• People don’t want to change. I have changed sometimes in my life, mainly during hard times. I truly believe that “Change is the only thing that is permanent in life”. We are so dependent of the environment that any change on it should trigger compensations in ourselves so we can adapt to the new conditions, afterwards that’s how we have evolved from unicellular beings to homo sapiens sapiens. But people are so attached to their comfort zones that it is almost impossible for them to change, adapt and improve. I call that inertia, as first Newton’s law says: “An object that is in motion will not change its velocity unless an unbalanced force acts upon it”. Think that the object is the person and the motion is composed by all the things they are used to (like their jobs, their cars, their language, being stuck in traffic for hours, going to sleep late, chatting, Facebook, playing games, etc.), if there is no force that acts upon it the person will be the same all life. And the strongest force to change this motion resides in each one of us, if you don’t use it nothing is going to happen and the inertia will be forever.
  • Management. We were not as good managers as we thought. We decorated everything to motivate us, we were always there doing and helping, and we pushed a bit when it was required. In the end we didn’t realize how we should do it to improve the productivity, we failed in this, but we learnt a lot of things in the process. Like how important it is to have the team in the same place and the joy of a huge whiteboard.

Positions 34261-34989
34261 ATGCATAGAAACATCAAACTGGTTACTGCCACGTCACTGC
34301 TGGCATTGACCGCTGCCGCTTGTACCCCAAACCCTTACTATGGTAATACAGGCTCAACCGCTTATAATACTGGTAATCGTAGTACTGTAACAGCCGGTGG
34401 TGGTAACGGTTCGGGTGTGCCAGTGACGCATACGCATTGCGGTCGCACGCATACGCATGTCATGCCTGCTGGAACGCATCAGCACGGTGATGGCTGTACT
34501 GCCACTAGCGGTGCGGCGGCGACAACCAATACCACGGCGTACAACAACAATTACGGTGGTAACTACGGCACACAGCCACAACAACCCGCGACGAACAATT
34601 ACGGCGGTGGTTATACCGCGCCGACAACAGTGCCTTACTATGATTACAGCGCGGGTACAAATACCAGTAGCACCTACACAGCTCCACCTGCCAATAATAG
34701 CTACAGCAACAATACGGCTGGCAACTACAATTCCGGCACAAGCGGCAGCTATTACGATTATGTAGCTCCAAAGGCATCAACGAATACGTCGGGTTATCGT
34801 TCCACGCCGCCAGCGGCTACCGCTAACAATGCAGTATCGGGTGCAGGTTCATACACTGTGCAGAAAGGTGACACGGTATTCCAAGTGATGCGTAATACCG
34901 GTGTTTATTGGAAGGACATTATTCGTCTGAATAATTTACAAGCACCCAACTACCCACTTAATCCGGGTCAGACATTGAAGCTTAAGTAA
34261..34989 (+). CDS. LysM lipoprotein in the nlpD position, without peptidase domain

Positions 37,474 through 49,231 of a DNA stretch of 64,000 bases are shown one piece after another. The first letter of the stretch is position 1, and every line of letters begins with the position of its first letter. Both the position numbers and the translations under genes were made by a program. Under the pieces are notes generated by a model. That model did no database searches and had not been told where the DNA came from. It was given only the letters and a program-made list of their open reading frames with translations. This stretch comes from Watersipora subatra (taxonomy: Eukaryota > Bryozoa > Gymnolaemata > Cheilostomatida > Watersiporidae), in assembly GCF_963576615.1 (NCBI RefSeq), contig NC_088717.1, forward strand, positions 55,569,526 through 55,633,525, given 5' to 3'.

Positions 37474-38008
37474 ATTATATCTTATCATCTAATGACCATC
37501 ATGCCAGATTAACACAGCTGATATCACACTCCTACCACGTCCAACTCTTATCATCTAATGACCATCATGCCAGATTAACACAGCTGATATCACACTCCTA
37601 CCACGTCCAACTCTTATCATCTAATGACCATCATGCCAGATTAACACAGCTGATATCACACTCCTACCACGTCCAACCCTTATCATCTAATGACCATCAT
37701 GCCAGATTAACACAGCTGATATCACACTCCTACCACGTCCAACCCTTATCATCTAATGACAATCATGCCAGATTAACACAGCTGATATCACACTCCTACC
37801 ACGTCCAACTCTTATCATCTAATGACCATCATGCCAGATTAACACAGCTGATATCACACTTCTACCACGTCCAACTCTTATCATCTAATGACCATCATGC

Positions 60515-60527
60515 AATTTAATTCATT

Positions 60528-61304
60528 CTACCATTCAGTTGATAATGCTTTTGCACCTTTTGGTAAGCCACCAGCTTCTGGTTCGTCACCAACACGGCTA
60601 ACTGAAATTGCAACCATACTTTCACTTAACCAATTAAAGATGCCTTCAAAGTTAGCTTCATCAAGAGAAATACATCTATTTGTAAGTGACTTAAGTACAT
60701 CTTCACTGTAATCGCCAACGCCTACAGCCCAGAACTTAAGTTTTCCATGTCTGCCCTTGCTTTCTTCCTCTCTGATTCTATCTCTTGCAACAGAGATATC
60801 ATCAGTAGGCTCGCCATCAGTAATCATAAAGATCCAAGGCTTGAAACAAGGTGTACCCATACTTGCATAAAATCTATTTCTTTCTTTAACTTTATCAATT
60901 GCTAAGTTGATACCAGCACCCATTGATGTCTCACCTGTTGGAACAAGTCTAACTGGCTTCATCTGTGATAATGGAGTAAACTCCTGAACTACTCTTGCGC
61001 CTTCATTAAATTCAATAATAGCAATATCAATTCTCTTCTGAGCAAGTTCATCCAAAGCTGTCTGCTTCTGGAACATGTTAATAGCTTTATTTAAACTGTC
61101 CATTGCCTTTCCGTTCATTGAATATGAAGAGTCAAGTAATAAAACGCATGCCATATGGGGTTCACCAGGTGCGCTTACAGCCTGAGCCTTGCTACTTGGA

• Honesty. Studies show that we think the best of ourselves, that we are the best drivers, sons, parents, friends, students, etc. That’s why we don’t like that people tell us the reality, that we are not as good as we think. We defined as a core rule of our company the honesty, no matter what will happen we will very honest with ourselves. And we did it. We did an “honest meeting” once and it improved how we performed as a team. But we forgot about it and people went back. So for now on, if I will work again in a team, I will propose to create this “honest meetings” at least once per month to let people speak their minds, being honest with themselves and with others. The only way to build great things is through the transparency that honesty gives you.
  • Truth. I always thought that if you say the truth no matter how bad it will be and if you behave accord the law nothing will happen to you. All my life I’ve had problems with that, and during this time really bad things happened that made me change my mind. I still believe that truth, justice and equity are the key to change the world, but respecting those values will cost you, and sometimes will defeat you because the society we live in is not prepared yet to manage the truth.